"It is a pleasure for a reader to settle in to one of Donna Leon's Commissario Guido Brunetti mysteries, once again to have one of those glorious Italian lunches with his wife, Paola, and their children, Raffi and Chiara, and to learn, as we do in Beastly Things, which part of the seamy underside of Venetian life Brunetti will now uncover. ...This time, a body is found in one of the canals. It is eventually identified as a local veterinarian, Dottore Nava, well-loved by his patients and their owners. ... The way Brunetti figures out what happened and who killed Nava is first-rate Donna Leon plotting."—Valerie Ryan, Shelf Awareness

Beastly Things, Donna Leon’s 21st Commissario Guido Brunetti series set in Venice, doesn’t disappoint. All her trademark strengths shine in this swiftly paced, sophisticated tale of greed versus ethics.”—Irene Wanner, The Seattle Times

“[A] fine atmospheric novel … Twenty-one books on, she has lost none of her delightful skill and wit.”—Mark Sanderson, Evening Mail (UK)

"The latest Commissario Guido Brunetti Venetian police procedural is a super whodunit... Brunetti and Vianello are marvelous as they piece together clues mostly using old fashion shoe leather but also ably supported by the IT gurus Signorina Elettra and Pucetti." -The Midwest Book Review

"Brunetti is, as always, a canny commentator on Italian culture... However, it is in the poignant closing scene... where Leon's singular talents truly shine." -Book Page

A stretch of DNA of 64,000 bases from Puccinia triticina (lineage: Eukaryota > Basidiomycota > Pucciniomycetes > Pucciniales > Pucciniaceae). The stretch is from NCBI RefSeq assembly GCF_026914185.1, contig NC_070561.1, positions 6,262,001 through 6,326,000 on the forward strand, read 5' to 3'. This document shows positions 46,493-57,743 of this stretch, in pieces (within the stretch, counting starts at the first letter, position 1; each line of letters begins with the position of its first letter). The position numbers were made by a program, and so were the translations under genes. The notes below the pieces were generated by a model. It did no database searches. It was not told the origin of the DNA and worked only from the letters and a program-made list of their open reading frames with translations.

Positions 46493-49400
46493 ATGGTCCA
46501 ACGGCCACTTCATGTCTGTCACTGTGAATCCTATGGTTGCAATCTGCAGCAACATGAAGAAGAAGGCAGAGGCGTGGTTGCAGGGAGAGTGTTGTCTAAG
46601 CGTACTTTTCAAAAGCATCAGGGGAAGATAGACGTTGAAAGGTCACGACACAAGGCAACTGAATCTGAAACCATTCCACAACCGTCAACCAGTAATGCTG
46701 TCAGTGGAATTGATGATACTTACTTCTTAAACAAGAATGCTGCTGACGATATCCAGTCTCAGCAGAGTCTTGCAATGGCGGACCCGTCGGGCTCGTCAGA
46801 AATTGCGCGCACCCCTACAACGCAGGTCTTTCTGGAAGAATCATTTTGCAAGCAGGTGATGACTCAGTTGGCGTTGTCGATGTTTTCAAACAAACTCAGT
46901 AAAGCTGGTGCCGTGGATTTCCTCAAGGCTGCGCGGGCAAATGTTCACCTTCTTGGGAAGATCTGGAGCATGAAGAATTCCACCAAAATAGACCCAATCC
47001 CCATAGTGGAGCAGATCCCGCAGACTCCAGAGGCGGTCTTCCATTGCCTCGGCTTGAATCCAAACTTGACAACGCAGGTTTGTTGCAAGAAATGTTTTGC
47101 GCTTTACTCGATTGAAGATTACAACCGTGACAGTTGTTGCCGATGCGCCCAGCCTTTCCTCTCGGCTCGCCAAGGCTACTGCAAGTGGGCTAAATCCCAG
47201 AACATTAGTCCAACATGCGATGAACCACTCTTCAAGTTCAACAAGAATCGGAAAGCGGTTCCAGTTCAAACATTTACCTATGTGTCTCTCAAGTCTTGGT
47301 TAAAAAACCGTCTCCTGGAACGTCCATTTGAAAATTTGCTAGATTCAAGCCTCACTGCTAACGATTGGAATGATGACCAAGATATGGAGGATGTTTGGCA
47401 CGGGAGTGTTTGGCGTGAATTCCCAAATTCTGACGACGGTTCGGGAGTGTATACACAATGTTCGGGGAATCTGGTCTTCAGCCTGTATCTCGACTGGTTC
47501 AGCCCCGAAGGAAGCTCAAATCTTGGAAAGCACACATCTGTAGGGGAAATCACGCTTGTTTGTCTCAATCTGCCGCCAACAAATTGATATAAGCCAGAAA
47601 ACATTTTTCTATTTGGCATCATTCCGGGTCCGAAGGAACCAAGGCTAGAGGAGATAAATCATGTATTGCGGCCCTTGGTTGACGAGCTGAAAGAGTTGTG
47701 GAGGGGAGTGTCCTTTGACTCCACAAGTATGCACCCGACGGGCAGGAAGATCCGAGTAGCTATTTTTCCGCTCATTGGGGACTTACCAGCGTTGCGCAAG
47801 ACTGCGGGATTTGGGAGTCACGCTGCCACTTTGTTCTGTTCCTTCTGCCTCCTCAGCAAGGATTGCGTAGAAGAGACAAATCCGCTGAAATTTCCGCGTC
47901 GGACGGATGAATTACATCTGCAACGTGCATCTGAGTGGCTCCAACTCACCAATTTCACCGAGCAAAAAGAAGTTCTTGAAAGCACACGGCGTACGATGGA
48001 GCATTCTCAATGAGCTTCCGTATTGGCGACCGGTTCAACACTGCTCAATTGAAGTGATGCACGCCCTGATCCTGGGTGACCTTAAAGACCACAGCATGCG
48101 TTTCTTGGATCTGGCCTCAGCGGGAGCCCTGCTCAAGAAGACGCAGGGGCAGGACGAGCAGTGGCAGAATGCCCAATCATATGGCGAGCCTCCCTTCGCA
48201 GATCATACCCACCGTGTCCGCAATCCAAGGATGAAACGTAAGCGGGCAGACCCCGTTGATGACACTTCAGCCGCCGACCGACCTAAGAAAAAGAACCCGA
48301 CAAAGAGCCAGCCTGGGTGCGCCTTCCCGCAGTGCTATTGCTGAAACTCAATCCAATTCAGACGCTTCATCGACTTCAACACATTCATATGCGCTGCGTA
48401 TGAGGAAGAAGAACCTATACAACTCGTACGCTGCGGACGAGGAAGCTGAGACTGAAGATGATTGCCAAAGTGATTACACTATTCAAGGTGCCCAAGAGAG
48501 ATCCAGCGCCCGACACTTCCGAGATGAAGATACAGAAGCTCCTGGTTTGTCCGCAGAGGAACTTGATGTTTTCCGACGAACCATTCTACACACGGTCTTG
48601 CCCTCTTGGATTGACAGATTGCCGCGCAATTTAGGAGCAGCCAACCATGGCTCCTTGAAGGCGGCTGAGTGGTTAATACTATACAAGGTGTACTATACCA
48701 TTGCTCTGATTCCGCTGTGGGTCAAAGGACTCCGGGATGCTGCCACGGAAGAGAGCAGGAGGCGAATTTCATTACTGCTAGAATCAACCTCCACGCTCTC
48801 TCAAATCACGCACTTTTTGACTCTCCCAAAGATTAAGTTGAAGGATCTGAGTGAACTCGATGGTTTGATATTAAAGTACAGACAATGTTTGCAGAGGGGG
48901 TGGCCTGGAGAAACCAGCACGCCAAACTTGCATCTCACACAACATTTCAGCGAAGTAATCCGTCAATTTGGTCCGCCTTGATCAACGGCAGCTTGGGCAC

"What a pleasure it is to greet Guido Brunetti... a man comfortable in his own skin, complete with quirks, foibles, and all... But, as in many of Leon's stories, the procedural is a stepping stone to bigger problems undermining the magic of Venice: venality and greed, flourishing as ever." -Christian Science Monitor

“Like Dorothy Sayers’s Lord Peter Wimsey in the 1930s, Guido Brunetti has accumulated depth and subtlety book by book. In Beastly Things he learns, the hard way, unpleasant facts about the meat industry that have long since made vegetarians of his daughter and Inspector Vianello. Leon has never written a more powerful sequence than the chapter in Beastly Things where Brunetti and Vianello visit a busy slaughterhouse. … Set, as always, against the living background of Venice itself, and the family background that keeps Brunetti’s moral compass straight while letting him enjoy good food, wine, and loving support, Beastly Things is a quietly satisfying celebration of the series’s twenty-first birthday. Long may it continue.”—Peter Green, The New Republic

“Brunetti’s challenges make for scintillating reading.”—Randy Dotinga, The Christian Science Monitor

"One of the most attractive serial detectives of contemporary fiction. ... The unravelling of this intricate plot is very satisfying, yet the real pleasure of this novel lies in its evocation of a city whose shimmering beauty is set against the encroaching predations of the Mafia; a city where proper jobs are so rare that most young adults live at home with their parents, studying or wasting time; a place where your only real safety comes from having, say, four Doges in your ancestry, or a father with such powerful influence that nobody dares cross him."—Sue Gaisford, The Independent (UK)